Under other circumstances, the plan they eventually brought to fruition in 1976 might never have seen the light of day. But this was a hard time for America, and the nation’s political leadership was variously distracted and desperate. The twin hangovers from Vietnam and Watergate throbbed, the energy crisis worsened, and inflation mounted. Don McLean’s number one hit, "American Pie," caught the mood of the moment with its lyric "Father, Son, and Holy Ghost / They caught the last train for the coast." With bad news on the doorstep day after day, a vote to have government seize moribund railroads would barely make the papers. By contrast, as super-lobbyist Charlie Walker, then employed by alarmed shippers, explained in an early-morning call to a young Dick Cheney, then President Gerald Ford’s chief of staff, it sure would be sad if all the trains in the Northeast stopped just before the upcoming New Hampshire primary. And thus was set in motion the creation of a new government entity called the Consolidated Rail Corporation, or Conrail for short.
Born on April Fools’ Day
Conrail started operation on April 1, 1976, and at the outset it looked as if it were all going to end very badly. During its first few years of existence, Conrail blew through $7 billion in direct federal spending while piling up losses as high as $1 million a day. Meanwhile, Penn Central and its large institutional investors deployed a swarm of well-connected lawyers and lobbyists to make the best of the buyout, and wound up getting the government to pay them handsomely for taking the money-losing railroad off their hands.
So far, market conservatives and pessimists generally seemed to have their worldview confirmed. Yet within a few short years, the bureaucrats running Conrail evolved into a lean, mean management team that later became the subject of case studies on corporate turnarounds. Edward Jordan, formerly a top bureaucrat at the federally chartered, nonprofit U.S. Railway Association, who had helped craft the plan for Conrail, became its first CEO. He cracked down on suppliers selling faulty equipment, rebuilt half the railroad’s engines and 21,000 freight cars, and refurbished 14,000 miles of track. He also streamlined and reengineered the railroad’s management and marketing efforts, renegotiated its labor contracts, and, most importantly, went to work on politicians who continued to insist that railroads operate money-losing branch lines and passenger trains. In a statement that was shocking in the political atmosphere of the time, Jordan declared, "It is not the responsibility of a railroad to operate social services at a loss."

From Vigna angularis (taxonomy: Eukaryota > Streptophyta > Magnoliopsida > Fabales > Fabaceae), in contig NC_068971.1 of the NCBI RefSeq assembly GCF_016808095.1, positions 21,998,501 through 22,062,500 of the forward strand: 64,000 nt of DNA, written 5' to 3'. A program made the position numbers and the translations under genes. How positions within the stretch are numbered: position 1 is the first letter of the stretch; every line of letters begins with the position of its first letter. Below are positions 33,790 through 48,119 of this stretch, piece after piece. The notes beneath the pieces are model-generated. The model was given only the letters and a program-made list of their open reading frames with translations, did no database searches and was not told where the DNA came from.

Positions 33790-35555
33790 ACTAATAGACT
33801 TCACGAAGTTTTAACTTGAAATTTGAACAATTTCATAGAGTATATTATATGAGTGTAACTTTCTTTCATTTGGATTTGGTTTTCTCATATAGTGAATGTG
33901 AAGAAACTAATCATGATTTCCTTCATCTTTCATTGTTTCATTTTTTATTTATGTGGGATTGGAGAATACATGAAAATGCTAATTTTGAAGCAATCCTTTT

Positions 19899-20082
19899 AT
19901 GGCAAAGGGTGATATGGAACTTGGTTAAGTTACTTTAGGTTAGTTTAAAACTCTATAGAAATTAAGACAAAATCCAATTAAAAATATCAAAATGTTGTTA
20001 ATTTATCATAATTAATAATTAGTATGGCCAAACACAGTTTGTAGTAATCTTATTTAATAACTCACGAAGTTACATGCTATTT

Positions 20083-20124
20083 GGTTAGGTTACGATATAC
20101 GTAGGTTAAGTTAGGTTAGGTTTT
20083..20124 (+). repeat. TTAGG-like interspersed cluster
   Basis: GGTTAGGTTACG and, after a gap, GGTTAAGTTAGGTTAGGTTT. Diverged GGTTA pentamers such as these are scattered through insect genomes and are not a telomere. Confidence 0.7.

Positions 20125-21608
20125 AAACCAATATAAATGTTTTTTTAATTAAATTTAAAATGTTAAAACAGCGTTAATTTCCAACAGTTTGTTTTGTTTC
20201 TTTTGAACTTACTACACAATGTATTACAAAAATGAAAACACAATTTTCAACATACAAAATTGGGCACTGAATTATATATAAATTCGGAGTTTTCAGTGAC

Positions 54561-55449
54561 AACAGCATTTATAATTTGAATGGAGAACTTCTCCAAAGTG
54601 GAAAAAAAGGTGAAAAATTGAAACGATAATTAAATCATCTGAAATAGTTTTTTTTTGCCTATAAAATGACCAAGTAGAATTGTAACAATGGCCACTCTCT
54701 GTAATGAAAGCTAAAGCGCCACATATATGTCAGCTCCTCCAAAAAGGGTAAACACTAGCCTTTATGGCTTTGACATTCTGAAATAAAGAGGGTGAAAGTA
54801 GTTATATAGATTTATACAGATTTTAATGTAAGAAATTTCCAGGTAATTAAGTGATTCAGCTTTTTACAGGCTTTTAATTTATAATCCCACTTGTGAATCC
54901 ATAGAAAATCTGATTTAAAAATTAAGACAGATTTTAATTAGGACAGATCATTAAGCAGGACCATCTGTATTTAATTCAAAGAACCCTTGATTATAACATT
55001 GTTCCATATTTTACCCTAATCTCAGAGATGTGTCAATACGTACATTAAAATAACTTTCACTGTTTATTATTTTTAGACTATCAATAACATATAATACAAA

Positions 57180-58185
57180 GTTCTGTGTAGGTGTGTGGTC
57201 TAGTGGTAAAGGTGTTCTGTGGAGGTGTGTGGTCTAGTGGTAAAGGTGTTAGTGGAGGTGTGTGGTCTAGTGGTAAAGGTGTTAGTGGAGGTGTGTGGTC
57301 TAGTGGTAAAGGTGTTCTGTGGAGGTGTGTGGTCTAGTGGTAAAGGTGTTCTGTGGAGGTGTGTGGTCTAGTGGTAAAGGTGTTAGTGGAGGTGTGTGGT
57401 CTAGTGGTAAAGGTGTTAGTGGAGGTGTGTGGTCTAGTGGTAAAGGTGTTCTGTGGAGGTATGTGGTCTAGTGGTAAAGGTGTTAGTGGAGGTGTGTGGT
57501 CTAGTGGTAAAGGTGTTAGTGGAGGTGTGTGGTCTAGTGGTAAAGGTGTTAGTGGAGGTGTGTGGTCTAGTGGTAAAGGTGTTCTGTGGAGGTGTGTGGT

And with all this public money at stake, politicians started listening hard to what Conrail and other railways were saying about the public policies that were driving their industry toward ruin. This is a key to understanding why the Conrail bailout worked so well. Politicians could grandstand all they wanted about call girls, secret Swiss bank accounts, lost boxcars, and other legacies of Penn Central’s management, but now they had ownership of the problem and had to concentrate on the ways in which public policy had contributed to it. The most dramatic policy change came with the enactment of the Staggers Act, signed into law by President Jimmy Carter in 1980, which, for the first time in nearly a century, allowed railroads to set their own rates according to market conditions—a prohibition that had been hobbling their ability to compete with trucks and barges. In short order, this and other reforms created a policy environment in which both Conrail and the rail industry generally would begin a dramatic comeback after decades of decline and near demise by the end of the 1970s. Indeed, Conrail became so profitable that by the mid-1980s the political process had to contend with another vexing, if happier question: What to do with this coveted public asset?